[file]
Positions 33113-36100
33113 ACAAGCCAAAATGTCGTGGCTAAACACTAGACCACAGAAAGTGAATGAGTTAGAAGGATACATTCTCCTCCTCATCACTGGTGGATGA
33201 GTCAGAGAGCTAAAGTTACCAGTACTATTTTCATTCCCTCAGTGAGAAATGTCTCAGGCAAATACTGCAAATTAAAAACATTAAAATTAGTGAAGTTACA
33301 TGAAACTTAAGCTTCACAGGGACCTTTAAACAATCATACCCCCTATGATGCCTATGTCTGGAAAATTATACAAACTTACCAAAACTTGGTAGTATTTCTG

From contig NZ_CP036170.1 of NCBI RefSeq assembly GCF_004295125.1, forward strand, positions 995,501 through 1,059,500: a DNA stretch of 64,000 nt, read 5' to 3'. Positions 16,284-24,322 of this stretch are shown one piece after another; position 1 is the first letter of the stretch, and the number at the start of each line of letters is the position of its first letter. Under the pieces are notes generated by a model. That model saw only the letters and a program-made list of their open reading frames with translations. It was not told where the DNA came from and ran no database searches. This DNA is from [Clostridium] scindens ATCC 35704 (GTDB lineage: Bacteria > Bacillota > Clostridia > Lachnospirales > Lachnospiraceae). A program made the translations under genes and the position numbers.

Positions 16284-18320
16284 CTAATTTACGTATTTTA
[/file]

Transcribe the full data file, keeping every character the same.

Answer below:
Positions 33113-36100
33113 ACAAGCCAAAATGTCGTGGCTAAACACTAGACCACAGAAAGTGAATGAGTTAGAAGGATACATTCTCCTCCTCATCACTGGTGGATGA
33201 GTCAGAGAGCTAAAGTTACCAGTACTATTTTCATTCCCTCAGTGAGAAATGTCTCAGGCAAATACTGCAAATTAAAAACATTAAAATTAGTGAAGTTACA
33301 TGAAACTTAAGCTTCACAGGGACCTTTAAACAATCATACCCCCTATGATGCCTATGTCTGGAAAATTATACAAACTTACCAAAACTTGGTAGTATTTCTG

From contig NZ_CP036170.1 of NCBI RefSeq assembly GCF_004295125.1, forward strand, positions 995,501 through 1,059,500: a DNA stretch of 64,000 nt, read 5' to 3'. Positions 16,284-24,322 of this stretch are shown one piece after another; position 1 is the first letter of the stretch, and the number at the start of each line of letters is the position of its first letter. Under the pieces are notes generated by a model. That model saw only the letters and a program-made list of their open reading frames with translations. It was not told where the DNA came from and ran no database searches. This DNA is from [Clostridium] scindens ATCC 35704 (GTDB lineage: Bacteria > Bacillota > Clostridia > Lachnospirales > Lachnospiraceae). A program made the translations under genes and the position numbers.

Positions 16284-18320
16284 CTAATTTACGTATTTTA